11 Tools for Collaborating on Music Remotely

Throughout all the unprecedented situations continuing to unfold before us thanks to the coronavirus, one directive about how best to keep ourselves and our communities safe has remained true: keep your distance.

Whether you're following social distancing directives , "sheltering in place," or visiting D-Nice's "Club Quarantine" on Instagram Live, one thing you're probably not doing much of is making music with friends and bandmates—at least not while in the same room.

But this doesn't mean that you can't still write music together and collaborate on productions while you're stuck inside.

The tools below offer something for every type of musician. There are ways to make beats, ways to jam in real-time, and ways to complete whole new projects. What's better is that such tools aren't just great for a quarantine-based pinch—and learning them now may further your music-making abilities down the line.

Collaborative File-Sharing Services

If you do a lot of collaborative recording already, you may be familiar with a few of the file-sharing services that musicians and producers often use to share stems, audio clips, samples, and more to collaborate on projects. Dropbox, for example, is widely popular because of the amount of high-quality storage space it offers, making it friendly for large-format audio files.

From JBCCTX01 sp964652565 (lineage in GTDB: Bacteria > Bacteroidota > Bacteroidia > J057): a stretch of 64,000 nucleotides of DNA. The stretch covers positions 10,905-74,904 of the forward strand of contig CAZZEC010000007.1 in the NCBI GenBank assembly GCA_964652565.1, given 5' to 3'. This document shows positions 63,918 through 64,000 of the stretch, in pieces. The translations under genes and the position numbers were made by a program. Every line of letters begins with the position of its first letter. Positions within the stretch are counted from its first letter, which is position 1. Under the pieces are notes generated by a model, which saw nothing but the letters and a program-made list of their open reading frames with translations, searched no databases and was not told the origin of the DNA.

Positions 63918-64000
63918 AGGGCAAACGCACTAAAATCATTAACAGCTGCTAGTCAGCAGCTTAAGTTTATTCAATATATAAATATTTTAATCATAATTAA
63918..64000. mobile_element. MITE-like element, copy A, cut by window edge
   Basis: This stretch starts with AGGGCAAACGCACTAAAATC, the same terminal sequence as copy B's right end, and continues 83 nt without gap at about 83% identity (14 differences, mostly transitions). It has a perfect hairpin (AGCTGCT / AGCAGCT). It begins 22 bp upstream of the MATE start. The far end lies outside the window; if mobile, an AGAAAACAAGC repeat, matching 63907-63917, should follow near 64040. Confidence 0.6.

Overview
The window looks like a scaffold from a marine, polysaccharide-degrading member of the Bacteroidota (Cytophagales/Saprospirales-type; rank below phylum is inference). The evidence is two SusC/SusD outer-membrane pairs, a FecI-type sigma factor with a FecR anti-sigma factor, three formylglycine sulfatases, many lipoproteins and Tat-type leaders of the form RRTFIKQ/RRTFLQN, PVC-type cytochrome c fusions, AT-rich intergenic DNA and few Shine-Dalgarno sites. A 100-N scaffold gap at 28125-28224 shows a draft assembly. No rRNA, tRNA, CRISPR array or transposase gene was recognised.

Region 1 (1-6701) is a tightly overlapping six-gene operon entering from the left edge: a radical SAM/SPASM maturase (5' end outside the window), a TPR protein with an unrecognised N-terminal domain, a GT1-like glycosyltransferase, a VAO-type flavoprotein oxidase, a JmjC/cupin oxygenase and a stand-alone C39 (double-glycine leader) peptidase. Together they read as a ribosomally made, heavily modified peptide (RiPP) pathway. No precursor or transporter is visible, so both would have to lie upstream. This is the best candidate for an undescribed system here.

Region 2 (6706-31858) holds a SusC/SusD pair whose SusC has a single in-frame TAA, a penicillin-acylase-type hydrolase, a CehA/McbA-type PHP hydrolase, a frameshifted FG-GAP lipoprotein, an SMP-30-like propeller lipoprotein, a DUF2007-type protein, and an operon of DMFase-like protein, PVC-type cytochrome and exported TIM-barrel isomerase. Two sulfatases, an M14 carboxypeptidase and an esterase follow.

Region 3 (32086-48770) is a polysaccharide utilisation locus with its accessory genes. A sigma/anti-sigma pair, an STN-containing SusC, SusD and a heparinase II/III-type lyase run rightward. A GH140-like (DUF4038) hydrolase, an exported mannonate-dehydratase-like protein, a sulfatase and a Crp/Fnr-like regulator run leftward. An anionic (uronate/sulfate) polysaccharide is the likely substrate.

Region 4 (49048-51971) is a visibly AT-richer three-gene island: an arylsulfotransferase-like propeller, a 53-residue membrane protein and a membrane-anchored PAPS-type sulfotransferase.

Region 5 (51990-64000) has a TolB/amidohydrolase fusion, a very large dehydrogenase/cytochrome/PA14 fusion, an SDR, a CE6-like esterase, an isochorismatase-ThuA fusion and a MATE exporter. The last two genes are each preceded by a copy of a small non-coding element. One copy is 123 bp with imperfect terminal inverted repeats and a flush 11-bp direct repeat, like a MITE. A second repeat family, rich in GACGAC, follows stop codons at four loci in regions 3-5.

If each of your band members is savvy enough to record at home, Dropbox is a great, central location in which to collect all of your files for eventual mixing and mastering—whether you take that task on yourself or send it off to an engineer. Or, if you're a Google fan, Google Drive can be another great option for file sharing and especially for syncing your files across multiple devices.

Pibox Audio Collaboration Overview

Services like Pibox Music and Splice are similar to Dropbox and Google Drive in their ability to provide musicians with a platform for sharing tracks and files, but both of these programs take things a bit further.

Pibox, for example, was specifically built with long-distance music collaboration in mind, which is reflected in the features it includes—live chat and screen-sharing, video chat, time-stamped commenting, and mix version history are just some examples. You can also make mix notes as comments right alongside markers in your audio tracks and upload remixed audio files easily, instead of sending strings of emails or texts around.

Splice: A Music Production Tool That Lets Artists Be More Creative